God bless Bears offensive coordinator Aaron Kromer. Honesty was almost extinct at Halas Hall until he came along.
Whether his motivation in anonymously criticizing Jay Cutler to a reporter was frustration, anger, pride, ambition or something else doesn’t matter. His shots at the maddening quarterback told us that, regardless of what the franchise says publicly about Cutler, we aren’t blind and we aren’t stupid. His appraisal told us that there are people in the organization who see what we see: that Cutler is a team killer. It was spot on.
Kromer is a whistleblower — OK, a dog-whistleblower because it was done in a whisper to NFL Network reporter Ian Rapoport. To say that what he did is a breach of professional protocol would be to imply there is something professional about the Bears.
Kromer acknowledged in a meeting with offensive players Monday that he was the source who told Rapoport that Cutler refuses to check out of bad running plays at the line of scrimmage, a habit he said has “absolutely killed’’ the Bears this season. Kromer denied being the person who told Rapoport that the franchise had buyer’s remorse about giving the quarterback a huge contract in January.
Whoever did share that with him deserves a Nobel Peace Prize for telling the truth. Or, if nobody in the organization other than the source has buyer’s remorse over giving Cutler $54 million in guaranteed money, the whole place should be blown up.
If I know this franchise, and unfortunately I do, there likely was an investigation into who spoke to Rapoport. Leaks are treated like bank heists at Halas Hall. Lose football games, sure. Be an embarrassment to the sport, fine. But God help you if you say something to the media that might be in any way revelatory.
Asked Friday how the organization had become aware he was the source of the report, Kromer said: “I feel like we’re going to handle this internally. The rest will be between us and the team.’’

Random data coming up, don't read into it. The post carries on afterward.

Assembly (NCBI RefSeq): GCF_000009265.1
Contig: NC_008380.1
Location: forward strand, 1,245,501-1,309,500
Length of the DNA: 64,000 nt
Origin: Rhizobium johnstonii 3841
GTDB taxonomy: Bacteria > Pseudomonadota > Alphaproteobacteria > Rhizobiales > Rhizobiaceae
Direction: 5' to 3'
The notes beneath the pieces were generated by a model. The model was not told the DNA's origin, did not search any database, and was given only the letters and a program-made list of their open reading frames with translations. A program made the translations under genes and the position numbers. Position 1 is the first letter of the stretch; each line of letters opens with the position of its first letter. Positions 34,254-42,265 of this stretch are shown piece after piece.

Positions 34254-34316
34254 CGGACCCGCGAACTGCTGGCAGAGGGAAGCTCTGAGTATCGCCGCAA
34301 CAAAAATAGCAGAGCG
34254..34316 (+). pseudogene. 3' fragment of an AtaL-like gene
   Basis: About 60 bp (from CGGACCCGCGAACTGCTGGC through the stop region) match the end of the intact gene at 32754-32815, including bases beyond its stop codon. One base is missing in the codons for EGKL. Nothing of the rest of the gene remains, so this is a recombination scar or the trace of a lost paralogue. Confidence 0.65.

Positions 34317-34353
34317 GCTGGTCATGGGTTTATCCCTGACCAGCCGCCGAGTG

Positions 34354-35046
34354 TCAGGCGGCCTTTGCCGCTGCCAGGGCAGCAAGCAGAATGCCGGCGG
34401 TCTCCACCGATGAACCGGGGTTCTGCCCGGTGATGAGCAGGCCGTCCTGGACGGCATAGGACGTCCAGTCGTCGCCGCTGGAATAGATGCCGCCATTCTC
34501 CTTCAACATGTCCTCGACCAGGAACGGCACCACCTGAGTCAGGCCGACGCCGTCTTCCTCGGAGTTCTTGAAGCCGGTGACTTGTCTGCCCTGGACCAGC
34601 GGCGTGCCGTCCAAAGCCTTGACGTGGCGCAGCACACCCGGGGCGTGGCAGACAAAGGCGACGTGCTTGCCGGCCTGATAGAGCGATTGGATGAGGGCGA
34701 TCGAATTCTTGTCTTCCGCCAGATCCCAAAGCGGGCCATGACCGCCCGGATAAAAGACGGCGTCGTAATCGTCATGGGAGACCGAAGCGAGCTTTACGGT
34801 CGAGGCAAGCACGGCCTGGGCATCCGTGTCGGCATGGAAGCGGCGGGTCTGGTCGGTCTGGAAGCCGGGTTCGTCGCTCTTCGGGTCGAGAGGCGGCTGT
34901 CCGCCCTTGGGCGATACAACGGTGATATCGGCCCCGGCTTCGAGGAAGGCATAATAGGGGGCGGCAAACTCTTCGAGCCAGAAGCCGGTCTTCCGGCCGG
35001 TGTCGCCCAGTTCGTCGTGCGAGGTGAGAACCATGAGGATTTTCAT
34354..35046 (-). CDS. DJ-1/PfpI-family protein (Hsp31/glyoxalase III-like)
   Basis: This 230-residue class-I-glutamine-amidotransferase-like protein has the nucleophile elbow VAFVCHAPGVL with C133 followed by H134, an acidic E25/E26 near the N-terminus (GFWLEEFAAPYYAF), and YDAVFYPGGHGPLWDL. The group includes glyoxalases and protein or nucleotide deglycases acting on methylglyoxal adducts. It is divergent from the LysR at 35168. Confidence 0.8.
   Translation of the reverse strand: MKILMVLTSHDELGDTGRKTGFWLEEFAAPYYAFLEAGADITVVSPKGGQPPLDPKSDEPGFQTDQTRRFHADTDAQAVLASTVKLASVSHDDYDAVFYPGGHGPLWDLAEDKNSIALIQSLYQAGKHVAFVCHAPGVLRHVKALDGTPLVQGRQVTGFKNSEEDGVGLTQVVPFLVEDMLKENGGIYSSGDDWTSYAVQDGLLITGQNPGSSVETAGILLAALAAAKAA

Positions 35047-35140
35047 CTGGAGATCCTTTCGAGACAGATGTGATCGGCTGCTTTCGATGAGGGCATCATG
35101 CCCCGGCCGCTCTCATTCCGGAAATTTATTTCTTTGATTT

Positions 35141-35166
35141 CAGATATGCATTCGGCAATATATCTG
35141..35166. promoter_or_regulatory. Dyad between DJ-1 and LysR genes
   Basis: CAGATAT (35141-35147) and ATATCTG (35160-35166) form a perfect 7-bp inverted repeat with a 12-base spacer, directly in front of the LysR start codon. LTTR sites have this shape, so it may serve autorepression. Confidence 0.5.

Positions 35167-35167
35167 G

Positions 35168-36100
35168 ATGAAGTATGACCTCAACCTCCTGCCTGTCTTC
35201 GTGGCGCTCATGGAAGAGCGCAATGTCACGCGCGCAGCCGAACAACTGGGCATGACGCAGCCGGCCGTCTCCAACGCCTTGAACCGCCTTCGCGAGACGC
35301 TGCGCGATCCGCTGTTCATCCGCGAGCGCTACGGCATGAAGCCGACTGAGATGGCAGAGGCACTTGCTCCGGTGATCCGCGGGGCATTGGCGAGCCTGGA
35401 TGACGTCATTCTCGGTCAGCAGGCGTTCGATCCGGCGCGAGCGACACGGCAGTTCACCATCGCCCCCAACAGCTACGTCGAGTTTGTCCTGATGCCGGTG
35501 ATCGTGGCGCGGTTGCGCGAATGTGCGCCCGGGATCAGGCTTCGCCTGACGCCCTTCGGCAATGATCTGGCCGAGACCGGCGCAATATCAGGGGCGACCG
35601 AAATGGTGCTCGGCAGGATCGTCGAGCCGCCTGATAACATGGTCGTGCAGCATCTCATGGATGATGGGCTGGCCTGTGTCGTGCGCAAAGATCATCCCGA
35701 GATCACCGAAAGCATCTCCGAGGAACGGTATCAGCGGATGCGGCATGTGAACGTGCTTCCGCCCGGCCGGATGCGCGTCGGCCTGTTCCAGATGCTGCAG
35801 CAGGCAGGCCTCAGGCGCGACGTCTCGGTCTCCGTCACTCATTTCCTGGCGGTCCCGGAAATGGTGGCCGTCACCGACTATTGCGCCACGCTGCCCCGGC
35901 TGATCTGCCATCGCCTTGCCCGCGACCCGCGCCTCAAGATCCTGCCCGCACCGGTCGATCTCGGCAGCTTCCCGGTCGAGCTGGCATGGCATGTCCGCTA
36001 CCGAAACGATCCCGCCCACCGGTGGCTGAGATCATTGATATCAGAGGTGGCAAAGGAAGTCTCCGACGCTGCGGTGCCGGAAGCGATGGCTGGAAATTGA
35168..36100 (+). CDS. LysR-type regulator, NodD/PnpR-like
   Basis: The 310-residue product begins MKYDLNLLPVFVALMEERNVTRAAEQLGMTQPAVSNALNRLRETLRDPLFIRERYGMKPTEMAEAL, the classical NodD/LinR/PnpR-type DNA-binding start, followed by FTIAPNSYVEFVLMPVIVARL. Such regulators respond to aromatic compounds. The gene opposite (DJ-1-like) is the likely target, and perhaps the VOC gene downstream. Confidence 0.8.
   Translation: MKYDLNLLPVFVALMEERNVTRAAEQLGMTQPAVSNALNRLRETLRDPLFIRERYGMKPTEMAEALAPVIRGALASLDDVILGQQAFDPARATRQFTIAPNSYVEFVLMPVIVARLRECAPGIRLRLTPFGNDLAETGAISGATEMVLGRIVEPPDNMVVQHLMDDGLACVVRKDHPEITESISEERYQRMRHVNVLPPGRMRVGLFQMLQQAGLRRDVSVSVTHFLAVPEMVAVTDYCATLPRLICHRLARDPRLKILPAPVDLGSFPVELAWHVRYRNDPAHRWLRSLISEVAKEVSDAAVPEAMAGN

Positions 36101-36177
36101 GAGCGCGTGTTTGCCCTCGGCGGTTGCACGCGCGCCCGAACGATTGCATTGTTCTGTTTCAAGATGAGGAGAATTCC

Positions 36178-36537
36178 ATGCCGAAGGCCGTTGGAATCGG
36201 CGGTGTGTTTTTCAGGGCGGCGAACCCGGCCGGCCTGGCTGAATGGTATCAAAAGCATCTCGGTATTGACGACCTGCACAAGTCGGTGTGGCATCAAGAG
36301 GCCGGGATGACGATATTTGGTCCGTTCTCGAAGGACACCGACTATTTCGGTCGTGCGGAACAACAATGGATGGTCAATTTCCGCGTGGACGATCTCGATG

Asked the same question, coach Marc Trestman said: “I can’t answer that question directly. I became aware of it because Aaron told me.’’
Short answer: The front office ran a leak-seeking operation.
The Bears are in the business of covering their behinds. In that sense, they’re not unique. All over the league, coaches and players are reluctant to be critical of each other or themselves. Kromer’s decision to be a source for the report has been portrayed as cowardly in some circles, but the bigger act of cowardice is the fear of not telling the truth, lest you lose your job.
Cutler said that he wasn’t angry during Kromer’s apology Monday and that “we left that meeting in a better place than we started.’’
“We’ve all made mistakes,’’ he said. “… I’ve said things out of character and things I wish I could take back, and that’s what happened here.’’
When Trestman stands before reporters and says he’s accountable for this miserable season, as he has all year, it means nothing. Tell us how you’re accountable, specifically. What have you done wrong? Same with the players. We never hear, “I was out of position. I stink. I’m lucky to still have a job.’’ We hear blah, blah, blah. Why? Because the Bears think fans and media members are idiots.
“We’ve chosen to use accountability as a big part of how we do things, all within the framework of our meeting rooms in this building,’’ Trestman said Friday.
But as far as being accountable to the ticket-buying customers, well, never mind.
The team is comfortable in its cocoon. But along comes an offensive coordinator who has the nerve to pull back the curtain a bit. Should Kromer have put his name to his words? This is the way information gets out in the NFL. It’s the way the game is played. It’s how we know what’s really going on.
If coaches and players always agreed to be quoted by name about what was on their mind, no one would have a job in the NFL. And all we’d have left was what the Bears are anyway: a 5-8 team that would have you believe it knows what it’s doing. Guess what? It doesn’t. Thank you for further exposing the truth, Aaron Kromer.
“I made a very poor decision talking about things outside the building,’’ he said.
No, you didn’t. And if this is the event that finally does in the current edition of the Bears, from general manager to head coach to quarterback, then you’re worthy of your own pedestal.